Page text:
Education is the central mission of St. Luke’s University Health Network where comprehensive care of both pulmonary disease patients and those with critical illness is of paramount importance. Over the course of training, pulmonary & critical care medicine fellows will staff their own weekly continuity clinic and have increasing levels of responsibility and autonomy with faculty support. Time is spent among three locations - Bethlehem, Allentown, and Anderson Campuses - broadening fellow’s inpatient and outpatient exposure to varying patient populations. Critical care procedures will include central venous catheter placement, intubation and airway management skills, pleural drainage, invasive and noninvasive ventilator management, and resuscitation of various shock states. Pulmonary based procedures will include standard diagnostic and therapeutic bronchoscopy techniques, endobronchial ultrasound (EBUS), navigational bronchoscopy, bronchoscopic lung volume reduction, chest tube placement and management, tunneled pleural catheter placement and management, percutaneous tracheostomy placement, and pulmonary function testing interpretation.
Throughout the fellowship, St. Luke’s pulmonary and critical care medicine fellows will participate and present at multidisciplinary Thoracic Tumor Board, Clinical-Pathological-Radiographic case conferences, and multidisciplinary critical care conferences.
First Year (PGY-4)
In the first year, pulmonary & critical care fellows primarily train at our flagship St. Luke’s Bethlehem campus with dedicated blocks in both the inpatient pulmonary consult service, outpatient pulmonary clinic, and our medical intensive care unit. Procedural training includes critical care based procedures, bronchoscopy, EBUS, , and pleural space management. One month will be preserved for research and scholarly activity – please see research section for further information. Training will also include dedicated radiology, sleep medicine, and Point of Care Ultrasound (POCUS) educational experiences.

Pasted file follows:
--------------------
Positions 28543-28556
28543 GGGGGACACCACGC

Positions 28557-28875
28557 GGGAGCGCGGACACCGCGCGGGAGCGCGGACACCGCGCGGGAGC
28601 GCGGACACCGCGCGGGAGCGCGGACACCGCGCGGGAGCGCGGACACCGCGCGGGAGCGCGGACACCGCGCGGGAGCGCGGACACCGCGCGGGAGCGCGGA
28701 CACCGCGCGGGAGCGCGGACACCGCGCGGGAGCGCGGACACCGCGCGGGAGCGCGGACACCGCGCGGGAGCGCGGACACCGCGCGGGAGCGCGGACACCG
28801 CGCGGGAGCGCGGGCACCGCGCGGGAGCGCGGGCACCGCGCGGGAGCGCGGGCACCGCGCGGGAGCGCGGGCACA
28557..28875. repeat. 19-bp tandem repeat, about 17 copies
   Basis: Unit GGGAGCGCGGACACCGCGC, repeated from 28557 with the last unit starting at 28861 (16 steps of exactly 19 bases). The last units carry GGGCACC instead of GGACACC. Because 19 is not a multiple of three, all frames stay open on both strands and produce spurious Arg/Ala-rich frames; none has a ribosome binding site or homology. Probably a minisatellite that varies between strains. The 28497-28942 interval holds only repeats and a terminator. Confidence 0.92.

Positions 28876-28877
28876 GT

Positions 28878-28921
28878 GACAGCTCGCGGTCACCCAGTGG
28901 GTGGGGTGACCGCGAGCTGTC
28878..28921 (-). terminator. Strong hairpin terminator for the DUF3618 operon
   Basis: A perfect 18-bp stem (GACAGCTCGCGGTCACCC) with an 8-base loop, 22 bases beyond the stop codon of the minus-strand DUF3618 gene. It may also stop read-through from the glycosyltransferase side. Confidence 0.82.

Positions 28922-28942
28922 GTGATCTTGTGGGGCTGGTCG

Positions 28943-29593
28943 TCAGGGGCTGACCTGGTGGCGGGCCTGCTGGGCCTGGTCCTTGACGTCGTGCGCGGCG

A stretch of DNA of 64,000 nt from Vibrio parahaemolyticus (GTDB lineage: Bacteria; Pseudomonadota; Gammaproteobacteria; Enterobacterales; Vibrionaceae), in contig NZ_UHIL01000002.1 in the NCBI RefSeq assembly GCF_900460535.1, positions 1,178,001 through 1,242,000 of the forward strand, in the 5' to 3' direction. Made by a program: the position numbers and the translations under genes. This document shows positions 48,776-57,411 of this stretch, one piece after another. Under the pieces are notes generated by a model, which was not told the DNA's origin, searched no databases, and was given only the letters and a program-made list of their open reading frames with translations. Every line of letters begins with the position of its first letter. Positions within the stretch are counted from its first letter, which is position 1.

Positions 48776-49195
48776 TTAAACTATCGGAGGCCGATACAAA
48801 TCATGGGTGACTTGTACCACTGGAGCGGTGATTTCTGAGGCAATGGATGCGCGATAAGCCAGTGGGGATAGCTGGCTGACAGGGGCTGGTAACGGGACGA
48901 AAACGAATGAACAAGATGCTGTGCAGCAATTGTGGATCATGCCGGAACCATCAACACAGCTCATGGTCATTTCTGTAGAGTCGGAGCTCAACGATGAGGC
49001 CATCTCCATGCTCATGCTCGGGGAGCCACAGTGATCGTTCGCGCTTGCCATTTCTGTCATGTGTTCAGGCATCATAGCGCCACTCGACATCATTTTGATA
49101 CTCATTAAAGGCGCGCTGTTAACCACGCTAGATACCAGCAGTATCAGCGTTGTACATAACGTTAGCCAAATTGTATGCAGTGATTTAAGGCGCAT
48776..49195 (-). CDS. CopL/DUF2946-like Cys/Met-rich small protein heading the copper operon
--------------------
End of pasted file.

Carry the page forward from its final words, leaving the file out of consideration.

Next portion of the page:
Second Year (PGY-5)
IIn the second year, pulmonary & critical care medicine fellows experience graduated levels of responsibility and autonomy on the inpatient pulmonary consult service, outpatient pulmonary clinics, and medical intensive care unit at St. Luke's Bethlehem as well as time at our Allentown and Anderson campuses. Three to four rotations will be dedicated to research.
Since pulmonary & critical care fellows often have to decide if they want to apply for an interventional pulmonary fellowship early in their training, we have broad exposure to multiple thoracic interventional procedures through both Thoracic Surgery and Interventional Pulmonary rotations at St. Luke’s. This is an excellent exposure to the collaborative nature of Thoracic Surgery and Pulmonary medicine. Procedural experiences include endobronchial tumor management (stenting, debulking, laser therapy), navigational bronchoscopy, varied lung resection procedures, pleural management including VATS and bronchopleural fistula interventions, and other interventional procedures.